3. Pretend like you’re going to eat theirs in a playful way, or say, “mine!” They usually think it’s funny and sometimes will want to try it if they see you going to eat it.
  4. Another mom says she will make a big deal about saying, “this is MY food” and her toddler steals it from her fork, then she does a big showy, “oh shucks! You got my food!” She said he laughs so much and has eaten entire meals that way.
  5. Talk about an animal that might eat that food, then pretend to eat like that animal. “Let’s munch our carrots like a bunny!
  6. Lots of families said they pretend broccoli is trees.
  7. Play “who can crunch the loudest?” or “which food crunches the loudest?”
  8. “Cheers” the food- this mom said she puts a piece of the food on her fork, has her daughter take the same on hers, and as they touch them they say, “cheers!” and the mom will eat it and show her daughter how yummy it is.
  9. Engage other factors besides taste: “what sound does this make when we bite into it?” or “which food is the juiciest?”
  10. Have kids pretend to be a fish and go “fishing”- the food is the bait, and they are the fish!
  11. Pretend to press “play” and “pause” buttons (like freeze dancing) – this mom said he son thinks it’s so funny when he pauses with his fork halfway to his mouth, or is about to take a bite.
  12. Any sort of counting game for toddlers who are a little older can get them more interested.

Make sure to save this post so you can pull it up at mealtime and find an easy way to make veggies more fun!

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secret of getting your toddler to eat veggies

And if you happen to have an avocado-unsure little one…you HAVE to try this pudding. It is amazing and a great way to introduce them to the creamy deliciousness of avocado!


Ali · May 17, 2023 at 7:47 am

My 4 year old will not let me put veggies on his plate, even if I tell him he doesn’t have to eat them. It leads to a temper tantrum or him throwing the food off his plate onto the table or floor. So I am at a loss since the above strategy isn’t an option…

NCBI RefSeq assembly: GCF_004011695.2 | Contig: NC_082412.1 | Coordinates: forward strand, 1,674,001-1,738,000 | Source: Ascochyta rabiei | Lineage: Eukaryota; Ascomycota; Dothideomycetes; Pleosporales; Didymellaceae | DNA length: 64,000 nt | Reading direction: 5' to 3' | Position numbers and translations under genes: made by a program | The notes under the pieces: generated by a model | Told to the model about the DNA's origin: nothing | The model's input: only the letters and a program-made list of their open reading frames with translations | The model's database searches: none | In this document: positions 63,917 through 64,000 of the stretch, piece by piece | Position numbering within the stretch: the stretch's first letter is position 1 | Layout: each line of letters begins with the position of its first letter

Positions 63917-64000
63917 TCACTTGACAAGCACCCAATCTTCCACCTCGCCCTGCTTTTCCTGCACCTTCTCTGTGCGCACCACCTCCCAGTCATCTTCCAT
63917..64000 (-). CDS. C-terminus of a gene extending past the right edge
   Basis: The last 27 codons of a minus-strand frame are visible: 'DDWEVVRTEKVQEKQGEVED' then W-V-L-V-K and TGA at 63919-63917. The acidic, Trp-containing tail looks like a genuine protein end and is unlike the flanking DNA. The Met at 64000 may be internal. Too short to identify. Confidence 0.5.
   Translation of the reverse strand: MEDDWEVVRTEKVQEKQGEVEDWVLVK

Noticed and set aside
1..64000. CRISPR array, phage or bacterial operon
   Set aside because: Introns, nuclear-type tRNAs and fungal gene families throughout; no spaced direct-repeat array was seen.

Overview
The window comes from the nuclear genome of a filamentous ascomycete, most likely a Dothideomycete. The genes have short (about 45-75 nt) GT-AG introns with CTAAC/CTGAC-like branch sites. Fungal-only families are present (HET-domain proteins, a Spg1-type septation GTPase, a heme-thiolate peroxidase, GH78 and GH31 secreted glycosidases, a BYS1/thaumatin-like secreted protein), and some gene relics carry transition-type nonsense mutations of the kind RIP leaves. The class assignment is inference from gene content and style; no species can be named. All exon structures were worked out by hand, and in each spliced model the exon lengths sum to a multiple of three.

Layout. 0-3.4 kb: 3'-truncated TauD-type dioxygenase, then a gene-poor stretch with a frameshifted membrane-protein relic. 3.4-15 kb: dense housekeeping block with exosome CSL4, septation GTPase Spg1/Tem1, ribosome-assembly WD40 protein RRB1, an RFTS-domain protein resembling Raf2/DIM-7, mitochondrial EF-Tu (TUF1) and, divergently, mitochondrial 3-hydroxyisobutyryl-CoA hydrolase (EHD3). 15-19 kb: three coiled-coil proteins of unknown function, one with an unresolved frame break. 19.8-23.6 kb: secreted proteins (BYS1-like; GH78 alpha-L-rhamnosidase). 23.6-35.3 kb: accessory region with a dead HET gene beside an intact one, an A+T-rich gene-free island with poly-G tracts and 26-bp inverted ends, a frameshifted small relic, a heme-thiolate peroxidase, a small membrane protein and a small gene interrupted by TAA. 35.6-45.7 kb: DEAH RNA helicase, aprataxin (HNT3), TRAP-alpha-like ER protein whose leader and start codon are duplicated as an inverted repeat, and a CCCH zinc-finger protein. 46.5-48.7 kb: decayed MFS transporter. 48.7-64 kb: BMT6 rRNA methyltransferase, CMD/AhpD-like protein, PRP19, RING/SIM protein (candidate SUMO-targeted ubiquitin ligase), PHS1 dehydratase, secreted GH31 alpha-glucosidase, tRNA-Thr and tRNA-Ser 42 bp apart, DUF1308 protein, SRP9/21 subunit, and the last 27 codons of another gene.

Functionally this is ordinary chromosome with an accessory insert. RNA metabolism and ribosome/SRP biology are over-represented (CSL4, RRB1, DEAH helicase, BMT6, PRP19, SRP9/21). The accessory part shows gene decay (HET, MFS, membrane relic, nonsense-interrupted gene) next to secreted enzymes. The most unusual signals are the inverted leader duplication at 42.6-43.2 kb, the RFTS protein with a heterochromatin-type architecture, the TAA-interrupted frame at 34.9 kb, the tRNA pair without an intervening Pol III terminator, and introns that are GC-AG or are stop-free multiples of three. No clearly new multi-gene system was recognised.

Naomi · August 9, 2020 at 6:31 pm

In the suggested ways at the bottom of the article, aren’t (nearly) all of those contradicting your first two takeaways?

    cieraholzenthal · March 24, 2021 at 2:44 pm

    I was wondering this same thing, are these not considered subtle pressure or tricking them and will form mistrust?

      Mama Knows Nutrition · March 24, 2021 at 4:04 pm

      Hi! Great question. It’s different, because in these ideas to make veggies fun, we are not pressuring them to eat it – we’re just making it fun and interesting. If they are at all resistant, you can just stop. Usually they will at least want to touch or explore even when they do not want to eat it, and I still consider that a positive experience!

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Kacie Barnes holding an apple
Hi, I’m Kacie!

I’m a mom of two and a Registered Dietitian Nutritionist. I offer e-guides and e-books (go to my Shop page), workshops, brand partnerships, and nutrition counseling. Check out my blog for nutrition and feeding tips for your little ones.